For (Key Lime) Pi Day: The World's Best Recipe

By Josh Bloom — Mar 14, 2024
As is widely known, March 14 is also called Pi Day. That's because the mathematical figure, which is used, among other things, to calculate the area of a circle, is termed "irrational," in that it cannot be converted to a fraction – with decimals that go on infinitely. However, it begins with 3.14, hence the association with the calendar. With that, shall we share the recipe for the world's best Key Lime Pi(e)? Absolutely.

It’s Pi Day. Could there be a better opportunity to share my recipe for the world’s best Key Lime Pi(e)? I say no.

I’m an idiot savant in the kitchen (emphasis on the idiot part) and somehow managed to acquire exactly one culinary skill – the ability to make a killer Key Lime Pie. Here is the secret recipe. Don’t tell anyone.

In a large bowl, stir (1) (don’t beat) the following ingredients until a smooth, yellow custard-like consistency is achieved:

* Three egg yolks (no whites!)

* 3.5 ounces (2) of Nellie and Joe's Original Key Lime Juice. It is now routinely carried in supermarkets.

(Note: key limes, and their juice are yellow. If you use lime juice the damn thing will be green and taste like ass.) 

* One 14-ounce can of Borden’s sweetened condensed milk. Try not to cut off too many fingers when opening the can. The lid is sharper than a #15 scalpel.

Pour the mixture into a nine-inch graham cracker crust.

Bake at 350 degrees for 15 minutes.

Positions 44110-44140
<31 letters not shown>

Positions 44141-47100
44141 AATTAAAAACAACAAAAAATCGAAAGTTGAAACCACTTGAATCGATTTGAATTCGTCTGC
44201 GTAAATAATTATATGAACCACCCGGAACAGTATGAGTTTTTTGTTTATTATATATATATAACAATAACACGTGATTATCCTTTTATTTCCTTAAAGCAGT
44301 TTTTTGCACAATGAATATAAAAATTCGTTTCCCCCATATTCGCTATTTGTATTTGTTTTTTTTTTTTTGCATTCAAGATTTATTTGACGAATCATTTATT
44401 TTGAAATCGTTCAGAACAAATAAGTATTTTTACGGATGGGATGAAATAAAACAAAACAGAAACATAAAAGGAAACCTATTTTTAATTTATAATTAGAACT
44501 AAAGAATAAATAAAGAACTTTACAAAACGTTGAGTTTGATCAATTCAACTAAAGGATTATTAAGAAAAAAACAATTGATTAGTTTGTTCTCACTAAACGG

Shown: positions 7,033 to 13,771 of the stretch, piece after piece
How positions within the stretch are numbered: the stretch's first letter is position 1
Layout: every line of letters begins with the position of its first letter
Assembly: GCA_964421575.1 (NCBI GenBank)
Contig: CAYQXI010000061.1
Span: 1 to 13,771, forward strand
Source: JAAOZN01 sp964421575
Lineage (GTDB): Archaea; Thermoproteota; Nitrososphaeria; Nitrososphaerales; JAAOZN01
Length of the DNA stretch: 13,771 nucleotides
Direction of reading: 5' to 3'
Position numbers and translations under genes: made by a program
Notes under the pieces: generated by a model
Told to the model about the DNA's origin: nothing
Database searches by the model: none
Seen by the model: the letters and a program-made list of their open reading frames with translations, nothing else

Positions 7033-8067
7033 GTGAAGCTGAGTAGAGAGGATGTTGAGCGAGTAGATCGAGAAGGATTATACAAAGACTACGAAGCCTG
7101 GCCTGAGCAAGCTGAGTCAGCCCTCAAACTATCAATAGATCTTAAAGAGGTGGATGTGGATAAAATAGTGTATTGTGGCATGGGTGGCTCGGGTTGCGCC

Refrigerate overnight; this is very important. This will cause the pie to set.

Cut into slices and then cover each with whipped cream (immediately before serving). NO MERINGUE! Meringue is icky.

Note on the crust: In a perfect world, the crust should be prepared from graham cracker crumbs, butter, and sugar, however, if you have any suicidal tendencies, just buy the damn pre-made crust. I've tried this and It is nearly impossible to get the homemade crust to stick together, so when you serve it, it looks like someone dropped a bomb on the pie.

Prepare for moans of ecstasy. And be aware of the possibility of a stampede when the pie makes its appearance.

Image:  Flickr


  1. A wooden spoon is perfect for this.
  2. The recipe on the bottle says 4 ounces. I used 3.5 instead; the pie is a little less tart and people prefer it. Such innovation! That Ph.D. in chemistry wasn’t wasted.




Josh Bloom

Director of Chemical and Pharmaceutical Science

Dr. Josh Bloom, the Director of Chemical and Pharmaceutical Science, comes from the world of drug discovery, where he did research for more than 20 years. He holds a Ph.D. in chemistry.

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